Glass is very fragile, and can be cracked or chipped with slight pressure, or a from a pebble or rock hitting the surface. This is most common with automobile windshields, but can happen to home windows as well, most commonly during a thunderstorm with high winds, or while performing lawn maintenance near windows. Depending on the type of window, or structure of the glass, replacing windows can be quite costly in todays market. Stopping a crack from spreading across a piece of glass is an alternative to replacing an entire window pane.
Purchase a glass repair kit. These are available at most home repair, hardware, or auto repair stores and usually cost less then £6. The kit will contain: Tube of resin or epoxy, bridge device (suction cup), and may contain a glass scraper as well. Read the instructions carefully on the repair kit.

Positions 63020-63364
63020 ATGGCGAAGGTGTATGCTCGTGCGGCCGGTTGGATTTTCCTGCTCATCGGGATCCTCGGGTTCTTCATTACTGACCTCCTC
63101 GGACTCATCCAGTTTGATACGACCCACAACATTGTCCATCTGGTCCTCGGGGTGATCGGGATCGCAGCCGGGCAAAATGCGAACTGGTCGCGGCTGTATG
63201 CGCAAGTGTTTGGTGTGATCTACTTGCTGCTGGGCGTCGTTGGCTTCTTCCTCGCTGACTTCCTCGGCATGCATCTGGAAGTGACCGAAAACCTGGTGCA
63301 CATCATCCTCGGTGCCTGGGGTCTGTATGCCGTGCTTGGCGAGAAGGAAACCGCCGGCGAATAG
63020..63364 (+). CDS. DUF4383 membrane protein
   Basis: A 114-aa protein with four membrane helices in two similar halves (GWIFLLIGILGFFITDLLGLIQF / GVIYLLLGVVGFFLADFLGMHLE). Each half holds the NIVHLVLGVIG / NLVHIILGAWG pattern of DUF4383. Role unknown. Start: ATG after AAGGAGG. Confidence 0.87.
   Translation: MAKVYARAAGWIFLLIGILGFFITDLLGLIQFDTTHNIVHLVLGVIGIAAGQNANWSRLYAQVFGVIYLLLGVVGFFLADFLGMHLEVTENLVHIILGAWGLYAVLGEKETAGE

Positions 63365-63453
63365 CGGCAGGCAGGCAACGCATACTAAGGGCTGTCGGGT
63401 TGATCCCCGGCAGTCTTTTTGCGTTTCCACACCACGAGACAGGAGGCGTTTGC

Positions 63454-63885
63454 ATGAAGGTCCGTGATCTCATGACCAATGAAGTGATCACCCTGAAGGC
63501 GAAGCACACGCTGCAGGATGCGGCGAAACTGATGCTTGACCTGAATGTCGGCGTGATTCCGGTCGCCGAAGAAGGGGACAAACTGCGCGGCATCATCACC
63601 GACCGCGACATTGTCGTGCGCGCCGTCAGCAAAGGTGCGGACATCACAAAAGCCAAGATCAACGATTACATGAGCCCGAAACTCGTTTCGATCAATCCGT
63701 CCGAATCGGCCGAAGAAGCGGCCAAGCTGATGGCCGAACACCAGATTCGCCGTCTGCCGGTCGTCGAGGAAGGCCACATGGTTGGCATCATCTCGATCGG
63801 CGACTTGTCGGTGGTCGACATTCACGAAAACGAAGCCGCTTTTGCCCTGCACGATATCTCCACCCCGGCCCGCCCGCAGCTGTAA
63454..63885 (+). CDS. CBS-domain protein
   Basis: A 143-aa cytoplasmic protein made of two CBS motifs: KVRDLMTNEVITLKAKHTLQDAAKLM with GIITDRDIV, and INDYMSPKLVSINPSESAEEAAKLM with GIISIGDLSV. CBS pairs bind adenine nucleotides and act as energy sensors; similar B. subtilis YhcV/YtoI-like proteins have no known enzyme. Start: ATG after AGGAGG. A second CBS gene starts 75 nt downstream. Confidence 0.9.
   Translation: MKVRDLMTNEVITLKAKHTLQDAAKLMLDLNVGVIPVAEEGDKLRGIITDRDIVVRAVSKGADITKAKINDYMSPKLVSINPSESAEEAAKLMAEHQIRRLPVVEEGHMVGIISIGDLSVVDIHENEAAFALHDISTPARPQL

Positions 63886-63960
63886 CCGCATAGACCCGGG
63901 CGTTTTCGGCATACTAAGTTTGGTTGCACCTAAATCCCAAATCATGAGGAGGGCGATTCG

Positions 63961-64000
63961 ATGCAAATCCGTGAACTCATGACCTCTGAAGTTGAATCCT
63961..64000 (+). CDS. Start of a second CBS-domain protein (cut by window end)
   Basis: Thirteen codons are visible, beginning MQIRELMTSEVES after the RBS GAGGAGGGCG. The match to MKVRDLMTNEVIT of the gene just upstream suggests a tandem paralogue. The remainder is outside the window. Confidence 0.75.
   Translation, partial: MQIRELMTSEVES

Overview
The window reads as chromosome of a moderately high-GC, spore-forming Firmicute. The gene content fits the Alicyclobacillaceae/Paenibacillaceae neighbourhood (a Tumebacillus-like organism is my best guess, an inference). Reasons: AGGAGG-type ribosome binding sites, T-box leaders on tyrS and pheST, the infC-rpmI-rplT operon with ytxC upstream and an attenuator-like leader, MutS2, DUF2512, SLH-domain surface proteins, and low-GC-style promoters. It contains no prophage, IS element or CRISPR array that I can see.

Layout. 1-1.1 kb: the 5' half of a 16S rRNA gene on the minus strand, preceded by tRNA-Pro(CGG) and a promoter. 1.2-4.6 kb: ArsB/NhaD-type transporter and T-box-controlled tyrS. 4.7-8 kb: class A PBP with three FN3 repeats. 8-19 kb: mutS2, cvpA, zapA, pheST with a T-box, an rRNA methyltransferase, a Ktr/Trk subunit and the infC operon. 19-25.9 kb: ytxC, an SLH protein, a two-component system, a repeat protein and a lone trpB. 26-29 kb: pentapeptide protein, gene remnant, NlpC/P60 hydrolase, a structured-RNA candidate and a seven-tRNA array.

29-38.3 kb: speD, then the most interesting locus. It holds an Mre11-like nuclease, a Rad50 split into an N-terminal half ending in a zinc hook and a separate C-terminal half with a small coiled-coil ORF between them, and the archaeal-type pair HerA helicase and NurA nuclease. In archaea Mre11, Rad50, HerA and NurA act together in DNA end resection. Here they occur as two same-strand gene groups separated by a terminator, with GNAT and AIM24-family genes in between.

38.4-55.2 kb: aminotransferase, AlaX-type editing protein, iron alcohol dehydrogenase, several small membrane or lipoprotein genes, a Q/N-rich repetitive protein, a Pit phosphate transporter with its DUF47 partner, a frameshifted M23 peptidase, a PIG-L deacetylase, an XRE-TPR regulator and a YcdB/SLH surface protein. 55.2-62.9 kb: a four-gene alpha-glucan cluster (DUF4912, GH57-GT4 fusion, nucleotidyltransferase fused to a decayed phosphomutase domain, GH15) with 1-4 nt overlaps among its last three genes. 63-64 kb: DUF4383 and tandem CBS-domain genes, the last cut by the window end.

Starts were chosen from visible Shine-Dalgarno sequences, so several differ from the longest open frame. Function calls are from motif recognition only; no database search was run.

Clean both sides of the glass with glass cleaner. Ensure that you clean away any dirt, or debris present in the crack.
Apply the resin or epoxy by squirting it in the centre of the crack, and work your way out to the end of the crack. If the window has been cracked from a rock chip there will be a central fracture point. Start at this point and work your way over the entire crack. If the crack has a starting point on the side of the window pane, start at the side and work along the crack.
Apply the suction cup or bridge to the centre of the crack, and tighten by turning the tightening bar on top of the bridge. This will help the resin to adhere to the glass properly.
Remove the bridge by turning the tightening bar and scrape the excess resin from the glass using a scraping tool. A plastic putty knife will work efficiently for this step if one is not provided in the repair kit. Clean the glass thoroughly again using glass cleaner.
As a rule of thumb, if the window crack is larger than the palm of your hand, then you will have to replace the entire window.
Avoid epoxy or resin contact with hands and eyes as this will cause extreme irritation.